state, for each TRI-listed chemical that they release in excess of 
certain thresholds. Form R captures information about facility 
identity, such as address, parent company, industry type, latitude, and 
longitude and detailed information about the toxic chemical, such as 
quantity of the chemical disposed or released onsite to air, water, 
land, and underground injection or transferred for disposal or release 
off-site. This information is labeled as "Disposal or Other Releases" 
on the left side of figure 2. 

Figure 2: Types of TRI Data Reported on Form R: 

[See PDF for image] 

Source: GAO based on 2004 EPA TRI data. 

[End of figure] 

In the PPA, Congress declared that pollution should be prevented or 
reduced at the source whenever feasible; pollution that cannot be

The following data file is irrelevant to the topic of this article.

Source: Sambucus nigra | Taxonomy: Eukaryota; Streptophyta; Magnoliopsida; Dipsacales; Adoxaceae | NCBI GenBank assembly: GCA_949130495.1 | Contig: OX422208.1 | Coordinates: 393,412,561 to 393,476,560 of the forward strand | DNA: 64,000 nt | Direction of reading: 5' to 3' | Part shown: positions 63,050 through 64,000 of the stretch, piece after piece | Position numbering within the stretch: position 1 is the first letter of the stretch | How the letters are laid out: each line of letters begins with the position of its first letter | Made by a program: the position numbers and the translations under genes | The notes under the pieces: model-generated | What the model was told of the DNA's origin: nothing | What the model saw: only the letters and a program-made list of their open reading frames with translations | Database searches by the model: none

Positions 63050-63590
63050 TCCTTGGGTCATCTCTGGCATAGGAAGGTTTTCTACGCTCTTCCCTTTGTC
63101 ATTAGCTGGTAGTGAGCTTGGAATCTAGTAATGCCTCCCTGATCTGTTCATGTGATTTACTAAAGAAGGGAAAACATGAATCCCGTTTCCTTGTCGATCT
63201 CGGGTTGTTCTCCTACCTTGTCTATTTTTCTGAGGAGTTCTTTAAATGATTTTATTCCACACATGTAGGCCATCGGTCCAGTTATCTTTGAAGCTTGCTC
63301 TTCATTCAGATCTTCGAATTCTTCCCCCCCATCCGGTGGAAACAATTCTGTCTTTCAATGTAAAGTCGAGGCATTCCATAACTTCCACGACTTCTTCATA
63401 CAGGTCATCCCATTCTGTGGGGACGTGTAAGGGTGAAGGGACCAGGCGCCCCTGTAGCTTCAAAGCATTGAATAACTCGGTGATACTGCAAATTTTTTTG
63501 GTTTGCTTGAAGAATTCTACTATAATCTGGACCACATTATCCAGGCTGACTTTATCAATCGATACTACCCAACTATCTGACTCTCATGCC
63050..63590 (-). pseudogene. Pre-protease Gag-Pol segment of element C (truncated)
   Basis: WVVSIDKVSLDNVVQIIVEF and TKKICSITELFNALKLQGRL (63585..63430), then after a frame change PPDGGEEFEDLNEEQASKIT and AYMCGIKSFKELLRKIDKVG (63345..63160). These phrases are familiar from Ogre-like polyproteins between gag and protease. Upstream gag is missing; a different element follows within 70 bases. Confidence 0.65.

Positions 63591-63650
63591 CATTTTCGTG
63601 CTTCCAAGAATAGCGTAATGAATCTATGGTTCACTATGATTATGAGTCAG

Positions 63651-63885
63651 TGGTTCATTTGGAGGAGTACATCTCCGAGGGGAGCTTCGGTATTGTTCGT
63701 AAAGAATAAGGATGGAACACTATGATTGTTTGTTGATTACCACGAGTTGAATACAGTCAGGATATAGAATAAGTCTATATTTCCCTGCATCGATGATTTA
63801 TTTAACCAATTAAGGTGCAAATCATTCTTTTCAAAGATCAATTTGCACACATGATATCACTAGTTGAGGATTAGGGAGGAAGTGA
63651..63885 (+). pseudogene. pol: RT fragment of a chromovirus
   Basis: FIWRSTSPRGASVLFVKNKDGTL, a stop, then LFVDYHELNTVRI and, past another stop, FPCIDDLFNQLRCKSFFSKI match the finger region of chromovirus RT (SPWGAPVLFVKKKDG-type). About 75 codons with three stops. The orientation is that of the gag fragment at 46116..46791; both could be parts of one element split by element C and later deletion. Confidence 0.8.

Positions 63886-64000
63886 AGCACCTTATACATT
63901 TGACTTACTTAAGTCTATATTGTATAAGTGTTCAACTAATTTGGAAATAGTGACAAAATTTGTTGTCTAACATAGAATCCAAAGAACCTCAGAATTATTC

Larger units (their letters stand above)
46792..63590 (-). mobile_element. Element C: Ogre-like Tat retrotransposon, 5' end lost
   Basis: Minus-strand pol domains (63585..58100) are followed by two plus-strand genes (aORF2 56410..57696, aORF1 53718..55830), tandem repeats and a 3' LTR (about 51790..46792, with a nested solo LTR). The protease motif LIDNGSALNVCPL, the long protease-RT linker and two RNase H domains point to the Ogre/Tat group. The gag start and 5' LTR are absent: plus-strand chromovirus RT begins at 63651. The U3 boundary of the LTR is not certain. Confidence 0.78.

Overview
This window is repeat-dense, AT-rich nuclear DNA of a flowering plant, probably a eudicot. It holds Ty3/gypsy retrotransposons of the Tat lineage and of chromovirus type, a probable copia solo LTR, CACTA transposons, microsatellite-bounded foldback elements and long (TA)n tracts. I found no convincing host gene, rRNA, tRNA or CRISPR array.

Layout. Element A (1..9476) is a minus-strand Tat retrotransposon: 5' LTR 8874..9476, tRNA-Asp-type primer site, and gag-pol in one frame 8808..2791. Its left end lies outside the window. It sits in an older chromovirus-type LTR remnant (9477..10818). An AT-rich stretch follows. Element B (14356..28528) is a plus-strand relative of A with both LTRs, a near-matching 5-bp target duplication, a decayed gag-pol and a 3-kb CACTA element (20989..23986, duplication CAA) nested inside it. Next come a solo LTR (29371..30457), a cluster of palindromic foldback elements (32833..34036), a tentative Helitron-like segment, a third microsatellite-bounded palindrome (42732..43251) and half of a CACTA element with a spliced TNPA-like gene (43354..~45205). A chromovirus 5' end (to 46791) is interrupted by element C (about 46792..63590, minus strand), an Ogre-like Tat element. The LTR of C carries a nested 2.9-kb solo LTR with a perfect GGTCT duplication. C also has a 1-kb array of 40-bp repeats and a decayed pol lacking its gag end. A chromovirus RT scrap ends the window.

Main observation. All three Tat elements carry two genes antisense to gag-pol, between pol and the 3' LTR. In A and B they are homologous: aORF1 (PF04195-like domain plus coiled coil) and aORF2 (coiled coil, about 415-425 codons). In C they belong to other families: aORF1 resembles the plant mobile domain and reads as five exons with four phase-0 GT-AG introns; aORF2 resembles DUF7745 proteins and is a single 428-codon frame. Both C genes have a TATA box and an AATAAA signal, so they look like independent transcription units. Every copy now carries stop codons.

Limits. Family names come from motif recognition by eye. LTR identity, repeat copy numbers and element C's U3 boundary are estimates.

prevented should be recycled in an environmentally safe manner, 
whenever feasible; pollution that cannot be prevented or recycled 
should be treated in an environmentally safe manner whenever feasible; 
and disposal or other release into the environment should be employed 
only as a last resort and should be conducted in an environmentally 
safe manner. Consequently, EPA expanded TRI by requiring facilities to 
report additional information about their efforts to reduce pollution 
at its source, including the quantities of TRI chemicals they manage in 
waste, both on-and off-site, including amounts recycled, burned for 
energy recovery, or treated. EPA began capturing this information on 
Form R in 1991, as illustrated by "Other Waste Management" on the right 
side of figure 2. 

Beginning in 1995, EPA allowed facilities to use a 2-page Certification 
Statement (Form A) to certify that they are not subject to Form R 
reporting for a given non-PBT chemical provided that they (1) did not 
release more than 500 total pounds and (2) did not manufacture, 
process, or otherwise use more than one-million total pounds of the 
chemical. Form A contains the facility identification information found